November 13, 2011

SfN Recap day I/II & Video: Neural Connectivity

At SfN, I have never been so blown away by the amount of posters, at least of those that I saw, that are dedicated to how areas connect to each other.  For instance, I have been focused on fear and anxiety circuits as of late.  Maybe it is just that area, as we know it has a wide-ranging network of connections, but there seems to be an overwhelming number.  Many fMRI studies, too, are focusing on functional connectivity...  Not sure if it is like this in other areas of neuroscience at SfN '11.  Anyway, some really, really cool posters that I went to:

Zhang, le Novere, & Gross

Madronal, Silva, & Gross

Likhtik, Topiwala, & Gordon

Adhikar, Topiwala, & Gordon

Pardilla-Delgado, Sotres-Bayton, Sierra-Mercado, & Quirk

Bravo-Rivera, Martinez-Maria, Sotres-Bayton, & Quirk

read more for a quick discussion of connectivity and the video link

Keeping this in mind, you should watch video (below at bottom)...  it underlines the importance of recognizing that the brain is made of functional networks.

This discussion on the Charlie Rose show features the importance of mental health, and, what I liked most, is at 40:14s into the video, when Nora Volkow, director of NIDA at NIH, spoke about the importance of understand connectivity of the brain (which was a running theme throughout the program).  She begins by likening the wiring of the brain to an orchestra.  You have many different instruments that all sound different;  it is only when they are integrated with the other instruments do they make 'sense', or make beautiful music.  That same instrument can interact with a wide variety of other instruments to make a differing type of beautiful music.  Same, the brain is composed of several (thousands, millions?) of networks.  Each network does not necessarily have to be dedicated to one certain function.  The networks are dynamic and always changing, and the way a certain network interacts with other networks is how we should view and understand the brain.  She draws on an example of Wernicke's and Broca's Aphasia, due to damage to their respective areas, while also reference the same idea as related to drug addiction.  She states that we have a one (or more) network(s) that is(are) dedicated to language.  One can develop aphasia and not have damage to Wernicke or Broca's area.  However, any disruption of the 'language loop' of 'language connectivity' can produce the same results as having direct damage to that specific area.  This is critical, as it highlights the importance of areas that feed in to the main hub (e.g. Wernecke's area).  Not only are synapses changing in response to stimuli, so, too, is true about networks.  Networks are not static; they are dynamic and always changing.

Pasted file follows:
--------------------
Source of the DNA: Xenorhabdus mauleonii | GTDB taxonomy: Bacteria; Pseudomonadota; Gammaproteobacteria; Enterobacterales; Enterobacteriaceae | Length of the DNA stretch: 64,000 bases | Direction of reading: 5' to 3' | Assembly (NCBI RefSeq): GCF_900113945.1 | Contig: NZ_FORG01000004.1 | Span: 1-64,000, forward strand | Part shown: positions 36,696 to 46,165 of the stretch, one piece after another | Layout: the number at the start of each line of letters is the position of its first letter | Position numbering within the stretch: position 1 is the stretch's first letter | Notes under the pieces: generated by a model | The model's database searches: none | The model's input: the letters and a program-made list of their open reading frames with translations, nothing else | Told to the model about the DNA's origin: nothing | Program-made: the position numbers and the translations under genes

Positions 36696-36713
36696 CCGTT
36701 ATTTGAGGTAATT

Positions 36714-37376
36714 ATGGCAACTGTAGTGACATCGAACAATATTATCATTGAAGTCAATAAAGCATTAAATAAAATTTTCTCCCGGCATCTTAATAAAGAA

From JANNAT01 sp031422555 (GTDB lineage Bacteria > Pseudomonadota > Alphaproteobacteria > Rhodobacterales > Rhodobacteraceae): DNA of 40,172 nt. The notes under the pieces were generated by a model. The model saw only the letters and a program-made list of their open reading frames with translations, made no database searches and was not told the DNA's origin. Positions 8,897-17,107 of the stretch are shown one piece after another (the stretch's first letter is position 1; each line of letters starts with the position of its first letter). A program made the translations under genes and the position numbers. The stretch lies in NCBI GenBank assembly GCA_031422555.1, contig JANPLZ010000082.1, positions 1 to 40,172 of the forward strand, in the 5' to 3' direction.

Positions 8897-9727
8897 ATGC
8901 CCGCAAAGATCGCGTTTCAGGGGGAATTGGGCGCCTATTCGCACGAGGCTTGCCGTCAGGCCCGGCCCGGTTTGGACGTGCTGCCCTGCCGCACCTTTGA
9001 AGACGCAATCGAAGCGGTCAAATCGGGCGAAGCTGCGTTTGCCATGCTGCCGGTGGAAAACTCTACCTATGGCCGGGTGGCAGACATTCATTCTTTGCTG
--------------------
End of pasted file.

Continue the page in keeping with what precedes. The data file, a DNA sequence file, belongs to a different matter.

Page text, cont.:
(when there, click the image) go to 40:15s

Brain Series 2, Episode 1
Featuring: Eric Kandel, Thomas Insel, Nora Volkow, Cornelia Bargmann, & Gerald Fischback

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